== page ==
Next 5K, A Ways Off?
I'm not sure when I will run another 5K. I went from June 2008 to March 2010 without running one, and now I ran two in 14 days. The way my race calendar is loading up, I'm not sure a 5K fits in anywhere. Now, I really like my race calendar and it definitely has me motivated. I've got a half marathon, a 10K, the Mud Run all in the next 70 days. And if I stop being
I did these 5Ks for a few reasons. I'd decided against LA or another marathon this spring so I didn't have a big race getting in my way, but mostly I wanted to see what I could do now, what I could do with much more experience under my belt.
What I Like About A 5K
It really is a test of speed. It's long enough so you can't just go on an all-out sprint so it requires more than just physical ability, but it's short enough that you can push yourself to your limits and hold it there for a moment. I'd probably lose to a lot of people who don't run but are fast in a 100-yard sprint or something, maybe even a lap around the track. But let's go run a 5K and we'll see what you've got. Right, Danny?
It's a short race, and that's pretty cool. It won't really interrupt any sort of training you've got going on, although the risk of injury and things like that would be enough for me to skip it if I had a big race coming up. Still, I ran 12 miles the day after the ARMC 5K and ran 14 miles on Sunday.
Also, this might be the middle ground between runners and non-runners. If you don't run, a 10K might seem way too long, and forget about a half marathon. So if running a race appeals to you, or even walking it really, then a 5K might be your thing. Same thing for runners like myself who prefer longer distances. I'll run a 5K, sure, why not? It was nice being out there with all sorts of people these last two races, and maybe it wouldn't have been the same for a 10K. I mean, I was using pre-teen children to pace myself at the ARMC 5K. It's a bit humbling when I finished in a great time for myself, set a new PR and see that an 11-year-old girl finishes the race about four minutes faster than me.
What I Don't Like About A 5K
It's short. That can be good, but that can also be a drawback. I hardly ever run three miles or less. My minimum distance is usually four for a midweek run, and I like to crack double-digits every weekend. It's not so much a test of endurance for me, and that's a big allure for me in terms of racing. Can I handle the 13.1 miles? Can I survive 26.2? The 10K to me is appealing because it's a mix of speed and distance. I don't hit six miles every time out.
The only thing that really comes into play is speed. There's not much strategy. If you've trained properly - and really, even if you don't train specifically for it - then you can finish and might do well. Other races have strategy: do I start at or below my goal pace? Or do I just start fast and try and maintain it? At what mile do I try and push myself? With a 5K, if you aren't pushing yourself after .5 of a mile, you probably won't PR.
Also, the gains you make in a 5K are minimal. There are targets for the 10K and half marathons that seem attainable: for me, that would be a sub-50 minute 10K and a sub-two hour half marathon. What about a sub-20 minute 5K? Yeah, right. I was able to shave two minutes off from my first 5K to my second one, but I am not sure if I can a 5K faster than 22 minutes. Getting down to 22 minutes would be spectacular, but even still that's two minutes away from 20 minutes. So, forget it. That'll not happen.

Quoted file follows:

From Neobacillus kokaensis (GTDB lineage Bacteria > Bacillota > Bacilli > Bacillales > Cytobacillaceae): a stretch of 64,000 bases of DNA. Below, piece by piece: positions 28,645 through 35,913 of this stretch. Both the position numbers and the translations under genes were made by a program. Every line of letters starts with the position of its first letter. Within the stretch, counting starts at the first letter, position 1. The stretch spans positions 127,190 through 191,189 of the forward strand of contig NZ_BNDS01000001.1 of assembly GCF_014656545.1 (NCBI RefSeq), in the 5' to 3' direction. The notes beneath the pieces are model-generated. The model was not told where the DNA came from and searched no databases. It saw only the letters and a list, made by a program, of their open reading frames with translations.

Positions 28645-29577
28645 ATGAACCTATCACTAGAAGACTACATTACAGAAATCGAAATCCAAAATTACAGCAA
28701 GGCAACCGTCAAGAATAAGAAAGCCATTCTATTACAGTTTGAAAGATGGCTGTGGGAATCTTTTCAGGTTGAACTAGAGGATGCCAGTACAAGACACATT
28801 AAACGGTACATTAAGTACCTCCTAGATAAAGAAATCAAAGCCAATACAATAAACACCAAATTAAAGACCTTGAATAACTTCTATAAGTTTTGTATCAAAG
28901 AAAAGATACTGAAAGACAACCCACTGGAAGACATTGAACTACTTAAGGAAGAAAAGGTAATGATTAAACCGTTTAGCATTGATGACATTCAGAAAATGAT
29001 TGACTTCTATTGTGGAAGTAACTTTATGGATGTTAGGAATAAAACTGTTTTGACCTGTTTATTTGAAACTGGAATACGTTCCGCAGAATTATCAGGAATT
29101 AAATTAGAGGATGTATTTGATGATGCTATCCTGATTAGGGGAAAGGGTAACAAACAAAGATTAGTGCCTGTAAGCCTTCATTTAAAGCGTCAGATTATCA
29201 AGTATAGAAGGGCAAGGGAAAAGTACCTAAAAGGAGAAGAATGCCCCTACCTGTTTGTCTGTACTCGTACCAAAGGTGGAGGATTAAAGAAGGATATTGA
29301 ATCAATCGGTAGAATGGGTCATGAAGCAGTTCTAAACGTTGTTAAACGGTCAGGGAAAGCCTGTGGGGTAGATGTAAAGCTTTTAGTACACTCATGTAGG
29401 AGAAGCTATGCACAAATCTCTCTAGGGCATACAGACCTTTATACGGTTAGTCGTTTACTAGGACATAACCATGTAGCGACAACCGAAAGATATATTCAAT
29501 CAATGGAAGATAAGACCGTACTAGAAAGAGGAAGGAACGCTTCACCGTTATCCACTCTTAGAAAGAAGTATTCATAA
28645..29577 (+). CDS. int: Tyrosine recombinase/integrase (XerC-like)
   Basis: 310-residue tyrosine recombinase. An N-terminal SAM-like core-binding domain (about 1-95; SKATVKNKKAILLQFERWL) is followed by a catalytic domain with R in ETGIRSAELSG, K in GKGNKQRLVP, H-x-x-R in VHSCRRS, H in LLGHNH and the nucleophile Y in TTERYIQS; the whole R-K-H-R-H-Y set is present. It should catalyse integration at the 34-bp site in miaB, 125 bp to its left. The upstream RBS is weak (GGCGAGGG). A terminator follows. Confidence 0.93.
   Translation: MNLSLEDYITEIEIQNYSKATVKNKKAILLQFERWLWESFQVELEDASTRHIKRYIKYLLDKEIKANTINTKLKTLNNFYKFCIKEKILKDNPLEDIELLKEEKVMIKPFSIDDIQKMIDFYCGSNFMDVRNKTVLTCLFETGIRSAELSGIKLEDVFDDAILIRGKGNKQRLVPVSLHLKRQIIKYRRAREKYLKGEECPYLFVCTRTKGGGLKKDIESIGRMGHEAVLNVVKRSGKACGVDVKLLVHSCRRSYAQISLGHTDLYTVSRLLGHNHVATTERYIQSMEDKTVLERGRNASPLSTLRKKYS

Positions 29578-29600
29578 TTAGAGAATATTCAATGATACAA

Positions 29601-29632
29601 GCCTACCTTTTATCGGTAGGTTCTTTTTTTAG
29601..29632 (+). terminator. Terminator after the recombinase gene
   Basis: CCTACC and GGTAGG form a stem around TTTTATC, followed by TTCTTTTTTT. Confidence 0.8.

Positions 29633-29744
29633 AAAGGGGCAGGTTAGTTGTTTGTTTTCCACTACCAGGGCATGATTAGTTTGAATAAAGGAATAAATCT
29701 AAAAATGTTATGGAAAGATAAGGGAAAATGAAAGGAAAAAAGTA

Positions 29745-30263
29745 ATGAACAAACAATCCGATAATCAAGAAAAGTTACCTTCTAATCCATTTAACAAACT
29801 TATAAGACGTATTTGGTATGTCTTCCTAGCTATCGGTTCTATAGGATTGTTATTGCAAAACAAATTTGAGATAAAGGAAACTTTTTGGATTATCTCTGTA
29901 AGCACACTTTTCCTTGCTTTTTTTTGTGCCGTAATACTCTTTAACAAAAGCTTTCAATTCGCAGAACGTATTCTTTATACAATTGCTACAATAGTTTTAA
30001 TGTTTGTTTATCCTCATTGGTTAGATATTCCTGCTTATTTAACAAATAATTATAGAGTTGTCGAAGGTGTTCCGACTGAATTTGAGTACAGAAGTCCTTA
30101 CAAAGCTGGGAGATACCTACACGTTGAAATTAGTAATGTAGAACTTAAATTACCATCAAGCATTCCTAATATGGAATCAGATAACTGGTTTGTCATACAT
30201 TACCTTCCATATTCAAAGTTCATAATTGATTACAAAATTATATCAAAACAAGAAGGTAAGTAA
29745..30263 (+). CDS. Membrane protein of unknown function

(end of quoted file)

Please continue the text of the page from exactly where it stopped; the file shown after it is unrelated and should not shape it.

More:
No Looking Down
Still, I don't look down on the 5K. I know other distance runners do, but I think it's great for anyone to run a 5K race, whether you are a marathoner or are just starting out and hoping to walk the whole distance. If you're out there on the 5K course, you're taking steps in the right direction, and not just towards the finish line.
Good news: I did not get "chicked" at the end!
Bad news: I did get "chicked" with, I dunno, about a half mile or more to go.
If you aren't up to speed on the latest running jargon, let me fill you in. "Chicked" is when a female runner passes a male runner on the course, although I believe it is mostly used towards passing in the end of a race, and passing for good. So if a female passes me but I finish ahead of her, I'm not sure that counts as "chicked."
Anyway, that was one of my goals actually, to not get "chicked." Some blog buddies of mine were talking about how cool it was for one of them to have "chicked" some guy in a recent race and although that guy sounded like a jerk, they took a lot of pleasure in it. So I didn't want to be the butt of someone's jokes, the lame slow guy who will forever be the subject of someone's race highlight.
So somewhere between two and three miles, a female runner came from out of nowhere and blew right by me. I tried to stay up with her but I knew within seconds that that was not going to happen. She got way ahead of me and I eventually lost track of her. She must have started late or something, because she should have been ahead of me from the start.
LB got "chicked." But just by one girl. I guess that offsets the girl I passed up halfway through who looked strong but not strong enough to finish in front of me... nevermind she was about 15...